Was he able to do the job well? Does it REALLY matter? If he got away with it that long I say good for him, if his employers aren't smart enough or care enough to verify they weren't really that concerned about his credentials.

    Yes it matters. He committed fraud. Whether or not it worked out he denied the people who chose him the right to consider him based on his actual qualifications. There is a lot of money at stake.

    Do you think a society in which everyone is permitted to lie on their resume without consequences is a good idea. Leaving aside for a moment jobs where practicing without a qualification is strictly illegal and a criminal offence (doctor, pilot etc) consider what would happen if everyone started lying. Imagine the cost of verifying every qualification, not to mention the privacy issues.

  • by lightknight (213164) on Friday May 04, 2012 @12:17AM (#39886591) Homepage

    Or you could study CS, and start your own company with you at the top.

    If you're working at a place where there's a glass ceiling, but a place which cannot exist without people like you, then you're in the company of idiots.

    Sadly, I've seen a few companies run like this. Typically, the founders had technical degrees, or if they had business degree, they minored in an appropriate technical field (so they could understand what everyone else was saying, without hand-holding). A generation or two later, marketing is running the show, with the techs being treated like sharecroppers working on mastah's fields. Why does this always seem to happen? The techs focus on skills that are useful, while the marketing people focus on being liked. So when a vote comes down to install the next CxO, the most charismatic, but somewhat clueless person, with lots of 'spunk' is chosen. And what's good for marketing is typically not good for HR, Legal, Accounting, or Tech.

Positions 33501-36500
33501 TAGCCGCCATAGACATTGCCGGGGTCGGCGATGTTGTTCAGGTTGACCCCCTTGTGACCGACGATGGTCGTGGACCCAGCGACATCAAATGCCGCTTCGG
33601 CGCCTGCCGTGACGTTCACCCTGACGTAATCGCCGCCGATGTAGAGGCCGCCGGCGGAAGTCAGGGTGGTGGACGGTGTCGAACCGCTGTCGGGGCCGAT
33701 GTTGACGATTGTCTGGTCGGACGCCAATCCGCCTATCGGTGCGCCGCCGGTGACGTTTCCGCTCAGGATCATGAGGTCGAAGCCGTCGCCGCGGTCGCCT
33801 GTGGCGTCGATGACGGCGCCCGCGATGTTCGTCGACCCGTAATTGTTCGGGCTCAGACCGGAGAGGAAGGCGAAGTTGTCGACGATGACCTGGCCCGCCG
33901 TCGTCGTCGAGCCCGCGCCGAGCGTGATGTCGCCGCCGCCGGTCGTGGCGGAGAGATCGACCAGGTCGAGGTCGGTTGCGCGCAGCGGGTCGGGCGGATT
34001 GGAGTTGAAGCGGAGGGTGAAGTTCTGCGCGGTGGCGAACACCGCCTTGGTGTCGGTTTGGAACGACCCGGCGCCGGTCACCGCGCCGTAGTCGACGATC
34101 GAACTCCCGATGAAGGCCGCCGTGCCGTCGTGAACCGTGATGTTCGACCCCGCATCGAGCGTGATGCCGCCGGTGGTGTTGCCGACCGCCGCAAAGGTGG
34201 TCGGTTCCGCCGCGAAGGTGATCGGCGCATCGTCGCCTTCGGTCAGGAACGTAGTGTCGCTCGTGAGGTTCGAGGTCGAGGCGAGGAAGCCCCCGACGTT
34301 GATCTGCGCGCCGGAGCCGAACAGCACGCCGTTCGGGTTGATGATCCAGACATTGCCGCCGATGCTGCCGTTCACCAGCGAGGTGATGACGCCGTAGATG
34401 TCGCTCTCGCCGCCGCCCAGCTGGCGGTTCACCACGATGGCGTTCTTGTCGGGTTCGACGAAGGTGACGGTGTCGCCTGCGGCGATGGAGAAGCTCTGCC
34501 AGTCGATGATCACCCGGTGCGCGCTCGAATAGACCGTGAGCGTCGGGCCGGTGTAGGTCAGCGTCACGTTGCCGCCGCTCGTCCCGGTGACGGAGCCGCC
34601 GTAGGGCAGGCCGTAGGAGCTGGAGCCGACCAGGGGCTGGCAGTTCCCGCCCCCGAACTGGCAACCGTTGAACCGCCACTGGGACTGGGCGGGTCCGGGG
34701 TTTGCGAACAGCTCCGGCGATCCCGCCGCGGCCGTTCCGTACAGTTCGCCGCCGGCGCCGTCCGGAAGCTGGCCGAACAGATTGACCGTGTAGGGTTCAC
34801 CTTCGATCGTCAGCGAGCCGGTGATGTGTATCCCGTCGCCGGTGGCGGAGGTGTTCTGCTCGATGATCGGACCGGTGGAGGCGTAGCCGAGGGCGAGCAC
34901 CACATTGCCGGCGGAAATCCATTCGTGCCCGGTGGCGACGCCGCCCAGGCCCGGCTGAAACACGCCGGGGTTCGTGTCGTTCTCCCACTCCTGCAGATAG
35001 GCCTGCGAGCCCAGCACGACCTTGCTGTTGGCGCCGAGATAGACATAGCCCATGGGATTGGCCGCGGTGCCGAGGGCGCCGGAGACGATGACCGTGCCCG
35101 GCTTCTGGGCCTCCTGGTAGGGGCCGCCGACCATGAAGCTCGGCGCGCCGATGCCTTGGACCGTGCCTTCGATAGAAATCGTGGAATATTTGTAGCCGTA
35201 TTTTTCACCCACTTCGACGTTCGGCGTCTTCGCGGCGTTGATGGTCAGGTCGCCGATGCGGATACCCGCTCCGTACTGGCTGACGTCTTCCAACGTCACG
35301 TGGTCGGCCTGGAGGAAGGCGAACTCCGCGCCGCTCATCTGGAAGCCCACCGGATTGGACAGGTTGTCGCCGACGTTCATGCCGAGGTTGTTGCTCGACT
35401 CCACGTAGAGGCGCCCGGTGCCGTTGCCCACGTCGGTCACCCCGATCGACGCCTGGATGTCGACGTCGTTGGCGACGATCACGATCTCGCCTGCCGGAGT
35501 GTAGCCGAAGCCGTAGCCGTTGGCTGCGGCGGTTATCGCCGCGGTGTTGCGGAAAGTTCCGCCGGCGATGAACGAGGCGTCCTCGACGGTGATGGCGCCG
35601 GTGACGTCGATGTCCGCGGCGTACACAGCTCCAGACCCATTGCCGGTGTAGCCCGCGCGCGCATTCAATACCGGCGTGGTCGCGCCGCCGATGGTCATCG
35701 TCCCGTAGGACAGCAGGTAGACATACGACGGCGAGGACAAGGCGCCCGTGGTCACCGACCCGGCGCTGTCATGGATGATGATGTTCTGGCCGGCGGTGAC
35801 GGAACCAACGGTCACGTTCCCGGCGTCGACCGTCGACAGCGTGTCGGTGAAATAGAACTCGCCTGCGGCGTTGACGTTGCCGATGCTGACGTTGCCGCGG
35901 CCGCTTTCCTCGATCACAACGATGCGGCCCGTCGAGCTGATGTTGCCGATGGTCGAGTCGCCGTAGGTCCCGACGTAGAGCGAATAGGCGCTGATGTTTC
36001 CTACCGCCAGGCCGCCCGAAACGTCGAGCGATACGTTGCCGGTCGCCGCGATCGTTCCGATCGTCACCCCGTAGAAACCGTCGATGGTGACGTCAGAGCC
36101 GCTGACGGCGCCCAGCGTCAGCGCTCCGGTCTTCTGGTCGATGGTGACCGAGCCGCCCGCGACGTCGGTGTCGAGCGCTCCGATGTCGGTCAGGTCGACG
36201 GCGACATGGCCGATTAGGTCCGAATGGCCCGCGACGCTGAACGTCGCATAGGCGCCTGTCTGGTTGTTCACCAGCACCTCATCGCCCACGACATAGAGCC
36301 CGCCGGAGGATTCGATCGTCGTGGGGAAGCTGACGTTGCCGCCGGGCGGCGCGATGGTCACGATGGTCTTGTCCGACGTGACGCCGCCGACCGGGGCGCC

• Fired for fraud (Score:5, Insightful)

    by lanner (107308) on Friday May 04, 2012 @01:32AM (#39886933)

    Failure for Yahoo's board to terminate his employment with cause for fraud would be a clear indication of corruption at the highest levels in the organization.

    I would not be surprised if he were to stay. That's just how those people think. It's basically the good 'ol boy system in the modern day.

  • by Magada (741361) on Friday May 04, 2012 @05:28AM (#39887889) Journal

    Interestingly enough, what you describe is a case of shitty cost accounting.

  • by b4dc0d3r (1268512) on Friday May 04, 2012 @11:25AM (#39890809)

    Sadly, there are few people who have the luxury of completing two master's level degrees and optionally a doctorate.

    What, no, that's just plain silly. In order for advanced degrees to have value, you have to work in the field, then either get the degree while working, or take time off work. Not right out of undergrad.

    Your hypothetical monster combo is going to be 40 years old at a minimum in order to be of any value. You can get the degrees quickly, and then spend 5 years working before you really understand how it works.

    Only your last line makes sense. Get the IT based degree, and partner with someone who has the business sense. The difference is, you are equal partners. Not the IT guy in the dungeon being told what to do. That is a powerful combination, two people who can complement each other. Not a single monstrosity who thinks he knows everything and has to consult no one.